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Indigenous societies around the world have been historically disparaged by European explorers, colonial officials and Christian missionaries. Nowhere was this more evident than in early descriptions of indigenous religions as savage, primitive, superstitious and fetishistic. Liberal intellectuals, both indigenous and colonial, reacted to this by claiming that, before indigenous peoples ever encountered Europeans, they all believed in a Supreme Being. The Invention of God in Indigenous Societies argues that, by alleging that God can be located at the core of pre-Christian cultures, this claim effectively invents a tradition which only makes sense theologically if God has never left himself without a witness. Examining a range of indigenous religions from North America, Africa and Australasia - the Shona of Zimbabwe, the "Rainbow Spirit Theology" in Australia, the Yupiit of Alaska, and the Maori of New Zealand - the book argues that the interests of indigenous societies are best served by carefully describing their religious beliefs and practices using historical and phenomenological methods - just as would be done in the study of any world religion.
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Table of Contents

Preface 1. The 'God' Controversy in Pre-Christian Indigenous Religions 2. Making Mwari Christian: The Shona of Zimbabwe 3. How God Became Australian: Transforming the Rainbow Serpent into the Rainbow Spirit 4. The Alaskan Exception: The 'Person of the Universe' and Christian Neglect 5. The Debate over Io as the Pre-Christian Maori Supreme Being 6. Indigenising God: The Conflict between Fact and Value Bibliography Index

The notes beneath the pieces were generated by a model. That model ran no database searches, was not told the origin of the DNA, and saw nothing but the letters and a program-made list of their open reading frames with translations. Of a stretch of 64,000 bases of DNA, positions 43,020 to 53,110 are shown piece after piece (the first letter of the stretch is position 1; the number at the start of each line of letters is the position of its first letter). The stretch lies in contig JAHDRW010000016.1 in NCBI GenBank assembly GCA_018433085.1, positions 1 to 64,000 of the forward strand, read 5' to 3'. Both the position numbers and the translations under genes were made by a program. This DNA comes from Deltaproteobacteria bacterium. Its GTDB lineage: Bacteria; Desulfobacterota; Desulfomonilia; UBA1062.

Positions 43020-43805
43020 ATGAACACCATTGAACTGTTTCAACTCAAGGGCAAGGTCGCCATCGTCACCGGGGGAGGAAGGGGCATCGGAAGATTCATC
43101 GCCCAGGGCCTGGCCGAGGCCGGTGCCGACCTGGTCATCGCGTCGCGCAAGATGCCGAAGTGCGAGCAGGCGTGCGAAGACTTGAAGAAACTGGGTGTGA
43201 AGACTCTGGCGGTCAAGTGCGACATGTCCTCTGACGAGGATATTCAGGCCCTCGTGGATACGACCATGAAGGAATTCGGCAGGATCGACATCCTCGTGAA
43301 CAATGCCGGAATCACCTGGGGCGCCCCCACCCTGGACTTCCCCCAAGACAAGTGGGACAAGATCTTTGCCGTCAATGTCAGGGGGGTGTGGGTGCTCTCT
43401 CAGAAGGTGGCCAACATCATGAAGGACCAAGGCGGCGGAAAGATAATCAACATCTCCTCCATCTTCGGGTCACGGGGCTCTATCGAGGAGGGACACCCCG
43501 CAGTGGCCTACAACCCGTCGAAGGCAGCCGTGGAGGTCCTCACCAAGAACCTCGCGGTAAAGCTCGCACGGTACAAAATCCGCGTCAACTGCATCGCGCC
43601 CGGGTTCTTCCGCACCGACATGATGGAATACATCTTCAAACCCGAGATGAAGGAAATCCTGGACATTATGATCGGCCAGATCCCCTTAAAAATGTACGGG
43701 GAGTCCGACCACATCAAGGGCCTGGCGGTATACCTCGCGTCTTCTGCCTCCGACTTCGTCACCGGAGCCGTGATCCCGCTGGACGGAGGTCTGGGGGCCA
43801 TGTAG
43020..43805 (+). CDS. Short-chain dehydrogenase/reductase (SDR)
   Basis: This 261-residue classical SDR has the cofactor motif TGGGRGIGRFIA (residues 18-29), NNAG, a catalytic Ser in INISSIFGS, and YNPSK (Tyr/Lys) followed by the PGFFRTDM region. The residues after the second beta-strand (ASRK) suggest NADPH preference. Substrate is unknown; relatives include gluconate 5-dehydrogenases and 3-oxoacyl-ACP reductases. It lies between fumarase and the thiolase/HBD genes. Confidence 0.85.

About the Author

James L. Cox is Emeritus Professor of Religious Studies in the University of Edinburgh. His most recent books include An Introduction to the Phenomenology of Religion, From Primitive to Indigenous: The Academic Study of Indigenous Religions and A Guide to the Phenomenology of Religion.

Reviews

"Cox's insightful study of the concept of the 'high god' in four indigenous cultures, and its complex relationship with Christian missionary preaching of the Biblical God, is a major scholarly achievement." - Carole M. Cusack, University of Sydney "This book is an excellent argument for the need to study indigenous religions as the beliefs and practices of indigenous peoples, as traditions in their own rights." - Bettina E. Schmidt, University of Wales Trinity Saint David "Cox is clear that 'invention', adoption and adaptation are common and everyday occurrences in all cultures and religions. He challenges the ideological motivations of theological and (still) colonial pursuits and proposes that scholars should seek to understand indigenous religious, even as they evolve, rather than use them to bolster polemical agendas and comparisons." - Graham Harvey, Open University

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